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Krista Liller on the Archiving of Academic Journals

Over the past year, there have been some significant changes to what used to be called the Journals Room in the east wing of the library. We sat down with one of our librarians, Krista Liller, to learn more about the archiving process and how the journals can be accessed moving forward. Krista received her Master of Science in Library Science from the University of North Texas and her Bachelor of Arts in Religious Studies from the University of Houston. She gave us some insight into the process of archiving the journals and making sure they are available to patrons and researchers.

For those who may not know, what is a journal and what was the journals room?

The journals room was where we housed all the academic journals. A journal is an academic periodical where scholars submit their research or papers that they have written. Students usually use them for research. 

How does the library acquire these journals?

We subscribe to many of them. They’re sent out three or four times a year. Most of them were donated or came with a collection.

There have been some significant changes to the Journals room recently. Can you talk us through that?

Last May, I started working with our intern, Hannah Allen, to take all the journals out of the journals room, archive them, and then store them in an off-site storage facility. We keep the most current copies of the Journals we subscribe to. It allows us to clear up space in the library. Most of our journals are now available online through JSTOR, Galaxy, and DTL2.

There were a lot of journals. Was there a method for archiving them?

There was. My library science degree was more focused on archiving, so I knew that they needed to be stored in a certain way to preserve them and allow us to access them quickly. We used archival boxes and archival paper to pack around them. We ended up with 350 boxes, so we needed to keep them all at a manageable weight. They were all cataloged and added to a spreadsheet. Then I linked the journals spreadsheet to the master spreadsheet, so we can access them quickly.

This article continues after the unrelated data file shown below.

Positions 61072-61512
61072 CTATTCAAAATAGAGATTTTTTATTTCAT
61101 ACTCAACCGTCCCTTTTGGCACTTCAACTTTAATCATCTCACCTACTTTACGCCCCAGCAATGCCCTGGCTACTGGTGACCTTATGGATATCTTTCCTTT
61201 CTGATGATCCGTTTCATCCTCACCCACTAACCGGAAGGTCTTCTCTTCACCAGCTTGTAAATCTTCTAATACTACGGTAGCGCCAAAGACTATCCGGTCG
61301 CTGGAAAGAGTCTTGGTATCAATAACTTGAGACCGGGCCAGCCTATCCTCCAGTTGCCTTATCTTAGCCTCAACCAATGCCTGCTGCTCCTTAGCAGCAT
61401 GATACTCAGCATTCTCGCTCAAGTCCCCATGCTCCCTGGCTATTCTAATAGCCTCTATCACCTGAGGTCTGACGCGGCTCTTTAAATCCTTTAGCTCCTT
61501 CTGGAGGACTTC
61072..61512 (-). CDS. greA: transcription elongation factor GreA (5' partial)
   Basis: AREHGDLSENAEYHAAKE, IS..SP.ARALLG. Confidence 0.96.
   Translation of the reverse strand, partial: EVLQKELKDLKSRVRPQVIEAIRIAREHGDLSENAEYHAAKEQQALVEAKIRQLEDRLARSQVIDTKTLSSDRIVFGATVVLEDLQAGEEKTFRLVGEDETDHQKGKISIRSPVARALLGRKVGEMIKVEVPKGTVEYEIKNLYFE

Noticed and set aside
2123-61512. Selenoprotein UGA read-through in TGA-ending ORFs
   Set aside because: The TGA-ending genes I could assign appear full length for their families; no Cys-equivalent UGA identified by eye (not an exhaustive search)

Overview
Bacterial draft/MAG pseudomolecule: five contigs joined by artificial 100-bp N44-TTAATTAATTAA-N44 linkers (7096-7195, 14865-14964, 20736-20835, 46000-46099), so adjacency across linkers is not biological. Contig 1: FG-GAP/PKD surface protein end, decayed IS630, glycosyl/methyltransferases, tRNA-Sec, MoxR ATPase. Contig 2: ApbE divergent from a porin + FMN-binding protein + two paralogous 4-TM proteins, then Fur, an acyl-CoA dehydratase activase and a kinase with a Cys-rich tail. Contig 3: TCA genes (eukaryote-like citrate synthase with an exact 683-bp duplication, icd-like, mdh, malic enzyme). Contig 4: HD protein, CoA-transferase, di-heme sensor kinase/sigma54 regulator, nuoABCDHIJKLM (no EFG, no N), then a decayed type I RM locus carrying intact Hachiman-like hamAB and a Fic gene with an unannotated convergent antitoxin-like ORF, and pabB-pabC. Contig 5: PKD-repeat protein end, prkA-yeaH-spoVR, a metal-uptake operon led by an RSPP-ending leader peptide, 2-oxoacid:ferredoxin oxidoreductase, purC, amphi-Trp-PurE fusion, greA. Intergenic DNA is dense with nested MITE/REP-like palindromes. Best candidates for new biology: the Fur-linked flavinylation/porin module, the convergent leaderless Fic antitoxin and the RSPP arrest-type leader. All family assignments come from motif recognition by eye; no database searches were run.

Anytime you archive anything, there are methods to ensure nothing decays or gets damaged in any way. You want to make sure they stay safe.

How would someone access those journals now if they need them?

They would access them digitally. They would need to be in the library using our Wi-Fi. They can search for them on JSTOR, Galaxy, or DTL2. We can pull the physical copy if they cannot digitally access the journal they need. The turnaround may be a couple of days because they are stored off-site.

Can the master list be accessed away from the library?

Yes, they can see a list of every journal we have in the master list on our website. But to access the full digital journal, they would need to be on our Wi-Fi.

Why is it beneficial to have the journals digitally accessible instead of keeping the physical copies in the library?

Most libraries are transitioning to digital journals because they are more accessible and use less space. So, before we moved them, our journals filled every shelf in the journals room. Now we have a lot more shelf space, which has allowed us to use that room as staging for books that will go in the library at Yarnton Manor in Oxford. We will also receive a private collection soon, and we now have the space for that.